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Tap the past to innovate for the future, firms urged

Knowing core businesses and market trends essential, says expert at launch of new forum

Cheng Hsing Yao
Cheng Hsing Yao, group managing director of GuocoLand Singapore, says the Cutting Edge series aims to inspire thought on how best to embrace change and thrive in uncertainty.

FIRST-MOVER companies that are experts in their fields stand a good chance of warding off the threat of newcomers, but they must innovate and stay on top of future trends, said Howard Yu, Lego professor of management and innovation at the IMD business school in Switzerland.

Prof Yu, who is also the author of Leap: How To Thrive In A World Where Everything Can Be Copied, was speaking in the first of a four-part public interactive forum called Cutting Edge, which showcases prominent thought leaders from around the world.

Launched yesterday by the Straits Times and The Business Times, the forum will have a session every three months that ST associate editor Vikram Khanna will moderate. It is sponsored by real estate developer GuocoLand.

Sharing examples from various industries, including the finance and pharmaceutical sectors, Prof Yu underlined in yesterday’s two-hour session that companies need to understand their core businesses and market trends to come up with innovative strategies. 

For example, the field of genetics was birthed by microbiology, which had its origins in organic chemistry, he said. Today, genetics is a hot topic in the quest to discover drugs that aim to cure cancer, he added. 

“Pioneering companies stand a better chance of staying on top of competition,” he added.

That is because “to be a great microbiologist, you need to understand chemistry very well... to understand genetics, you have to be great in microbiology to begin with”, Prof Yu said. “What you know in the past actually bears very strong relevance to the future. So, first-mover advantage does matter.”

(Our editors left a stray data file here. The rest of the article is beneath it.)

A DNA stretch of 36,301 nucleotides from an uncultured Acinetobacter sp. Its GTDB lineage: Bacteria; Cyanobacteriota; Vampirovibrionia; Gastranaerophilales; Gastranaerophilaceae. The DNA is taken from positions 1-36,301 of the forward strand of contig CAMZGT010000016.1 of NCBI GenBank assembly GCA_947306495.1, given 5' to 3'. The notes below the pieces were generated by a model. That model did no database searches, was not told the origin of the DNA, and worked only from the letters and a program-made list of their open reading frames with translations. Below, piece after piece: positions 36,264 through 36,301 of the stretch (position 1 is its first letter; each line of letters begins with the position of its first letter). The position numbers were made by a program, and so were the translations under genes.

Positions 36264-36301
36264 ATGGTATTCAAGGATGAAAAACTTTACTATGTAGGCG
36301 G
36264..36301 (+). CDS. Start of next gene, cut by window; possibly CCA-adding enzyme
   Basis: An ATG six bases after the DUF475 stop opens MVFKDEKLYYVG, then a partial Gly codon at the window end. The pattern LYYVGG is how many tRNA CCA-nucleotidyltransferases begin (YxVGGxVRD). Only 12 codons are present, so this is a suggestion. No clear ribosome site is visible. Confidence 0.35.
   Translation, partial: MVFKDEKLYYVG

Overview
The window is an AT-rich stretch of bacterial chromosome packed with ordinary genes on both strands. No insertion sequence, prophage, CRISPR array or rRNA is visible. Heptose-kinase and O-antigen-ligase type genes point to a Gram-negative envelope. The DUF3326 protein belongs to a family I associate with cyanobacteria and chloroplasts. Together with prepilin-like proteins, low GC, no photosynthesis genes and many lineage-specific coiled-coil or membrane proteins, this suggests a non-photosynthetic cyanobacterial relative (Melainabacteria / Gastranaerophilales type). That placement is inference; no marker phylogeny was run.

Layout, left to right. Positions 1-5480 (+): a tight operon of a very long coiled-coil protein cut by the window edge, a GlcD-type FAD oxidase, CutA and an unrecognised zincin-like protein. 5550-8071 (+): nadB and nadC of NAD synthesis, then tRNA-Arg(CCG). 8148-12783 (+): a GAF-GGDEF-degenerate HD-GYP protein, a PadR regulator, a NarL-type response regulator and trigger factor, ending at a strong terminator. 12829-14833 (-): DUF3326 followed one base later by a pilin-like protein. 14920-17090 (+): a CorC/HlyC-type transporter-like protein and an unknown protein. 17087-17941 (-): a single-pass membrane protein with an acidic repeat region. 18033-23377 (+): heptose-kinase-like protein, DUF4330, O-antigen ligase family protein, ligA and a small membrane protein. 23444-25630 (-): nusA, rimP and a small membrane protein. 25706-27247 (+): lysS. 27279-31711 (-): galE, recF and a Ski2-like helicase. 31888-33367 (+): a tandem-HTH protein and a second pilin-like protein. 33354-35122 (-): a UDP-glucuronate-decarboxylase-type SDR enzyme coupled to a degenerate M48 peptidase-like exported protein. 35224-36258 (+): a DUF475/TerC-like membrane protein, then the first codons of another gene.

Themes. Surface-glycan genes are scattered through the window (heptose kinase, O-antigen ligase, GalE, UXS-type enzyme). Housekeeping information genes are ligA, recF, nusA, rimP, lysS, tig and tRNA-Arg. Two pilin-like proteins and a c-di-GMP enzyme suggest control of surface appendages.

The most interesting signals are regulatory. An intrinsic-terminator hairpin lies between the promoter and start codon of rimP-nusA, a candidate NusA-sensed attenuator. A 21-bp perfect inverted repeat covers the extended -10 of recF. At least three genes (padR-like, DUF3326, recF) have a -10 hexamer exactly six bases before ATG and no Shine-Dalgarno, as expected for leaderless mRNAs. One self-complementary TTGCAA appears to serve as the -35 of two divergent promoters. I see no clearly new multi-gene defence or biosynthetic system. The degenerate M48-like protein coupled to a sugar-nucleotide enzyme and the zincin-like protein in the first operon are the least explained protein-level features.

With the emergence of artificial intelligence (AI), however, Prof Yu said stakeholders will have to understand “what market activities and managerial decisions would remain uniquely human”.

Stakeholders have to decide on the decisions that they would “completely turn over to machines in order to make sure your (the organisation’s) competitive advantage will still be there”.

They also have to decide how they would continue to stay human inside to “protect that empathy, that social networking, that human judgment”, he added.

One example is Ant Financial, tech giant Alibaba’s financial arm, whose market valuation is “larger than Goldman Sachs”. The company was “expanding like crazy”, he said. “Every 18 months, they doubled their revenue.”

When he asked the head of human resources how it found the talent it needed, the answer was: “We never need to hire people. Our headcount remained the same because we simply automated... our mature businesses and we deploy everyone to new business development.”

That is the path AI could bring to companies, Prof Yu added.

Cheng Hsing Yao, group managing director of GuocoLand Singapore, said the Cutting Edge series aims to inspire thought on how best to embrace change and thrive in uncertainty.

Given that lifestyles are changing quickly and businesses are being disrupted, real estate developers have to respond to the evolving needs of their tenants and buyers, he said. So it is important to “continue to try and have a fresh pair of eyes to look at the way forward”, he added in his opening address.

“We hope that the conversations we start here... will give us an advantage in the way we see business and the world around us,” said The Business Times editor Wong Wei Kong.

A version of this article first appeared in the print edition of The Straits Times on Oct 6, 2018, with the headline "Tap the past to innovate for the future, firms urged".

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